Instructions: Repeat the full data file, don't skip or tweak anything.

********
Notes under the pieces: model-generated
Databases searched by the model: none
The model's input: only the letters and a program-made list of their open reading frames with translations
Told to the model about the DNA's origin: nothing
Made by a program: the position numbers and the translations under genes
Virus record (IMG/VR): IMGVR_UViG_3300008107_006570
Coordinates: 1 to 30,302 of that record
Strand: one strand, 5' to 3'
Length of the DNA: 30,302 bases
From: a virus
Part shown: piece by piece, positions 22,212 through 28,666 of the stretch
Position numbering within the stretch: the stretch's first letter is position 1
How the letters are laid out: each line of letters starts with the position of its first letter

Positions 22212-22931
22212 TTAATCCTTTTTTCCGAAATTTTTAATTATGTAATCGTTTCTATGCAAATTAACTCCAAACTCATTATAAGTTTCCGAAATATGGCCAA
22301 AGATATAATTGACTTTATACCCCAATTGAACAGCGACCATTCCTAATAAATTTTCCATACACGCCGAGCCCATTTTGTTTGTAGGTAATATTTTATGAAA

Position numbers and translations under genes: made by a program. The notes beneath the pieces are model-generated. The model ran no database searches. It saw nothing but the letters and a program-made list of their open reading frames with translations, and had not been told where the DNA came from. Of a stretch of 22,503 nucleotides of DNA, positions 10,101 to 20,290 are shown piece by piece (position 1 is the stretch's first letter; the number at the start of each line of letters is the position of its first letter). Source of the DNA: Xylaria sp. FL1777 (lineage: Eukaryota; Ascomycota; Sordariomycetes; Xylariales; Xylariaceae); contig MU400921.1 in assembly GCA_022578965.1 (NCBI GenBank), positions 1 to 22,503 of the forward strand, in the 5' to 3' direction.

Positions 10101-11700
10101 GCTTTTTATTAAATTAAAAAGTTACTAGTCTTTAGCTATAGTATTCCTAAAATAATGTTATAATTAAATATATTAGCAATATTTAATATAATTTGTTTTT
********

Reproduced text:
Notes under the pieces: model-generated
Databases searched by the model: none
The model's input: only the letters and a program-made list of their open reading frames with translations
Told to the model about the DNA's origin: nothing
Made by a program: the position numbers and the translations under genes
Virus record (IMG/VR): IMGVR_UViG_3300008107_006570
Coordinates: 1 to 30,302 of that record
Strand: one strand, 5' to 3'
Length of the DNA: 30,302 bases
From: a virus
Part shown: piece by piece, positions 22,212 through 28,666 of the stretch
Position numbering within the stretch: the stretch's first letter is position 1
How the letters are laid out: each line of letters starts with the position of its first letter

Positions 22212-22931
22212 TTAATCCTTTTTTCCGAAATTTTTAATTATGTAATCGTTTCTATGCAAATTAACTCCAAACTCATTATAAGTTTCCGAAATATGGCCAA
22301 AGATATAATTGACTTTATACCCCAATTGAACAGCGACCATTCCTAATAAATTTTCCATACACGCCGAGCCCATTTTGTTTGTAGGTAATATTTTATGAAA

Position numbers and translations under genes: made by a program. The notes beneath the pieces are model-generated. The model ran no database searches. It saw nothing but the letters and a program-made list of their open reading frames with translations, and had not been told where the DNA came from. Of a stretch of 22,503 nucleotides of DNA, positions 10,101 to 20,290 are shown piece by piece (position 1 is the stretch's first letter; the number at the start of each line of letters is the position of its first letter). Source of the DNA: Xylaria sp. FL1777 (lineage: Eukaryota; Ascomycota; Sordariomycetes; Xylariales; Xylariaceae); contig MU400921.1 in assembly GCA_022578965.1 (NCBI GenBank), positions 1 to 22,503 of the forward strand, in the 5' to 3' direction.

Positions 10101-11700
10101 GCTTTTTATTAAATTAAAAAGTTACTAGTCTTTAGCTATAGTATTCCTAAAATAATGTTATAATTAAATATATTAGCAATATTTAATATAATTTGTTTTT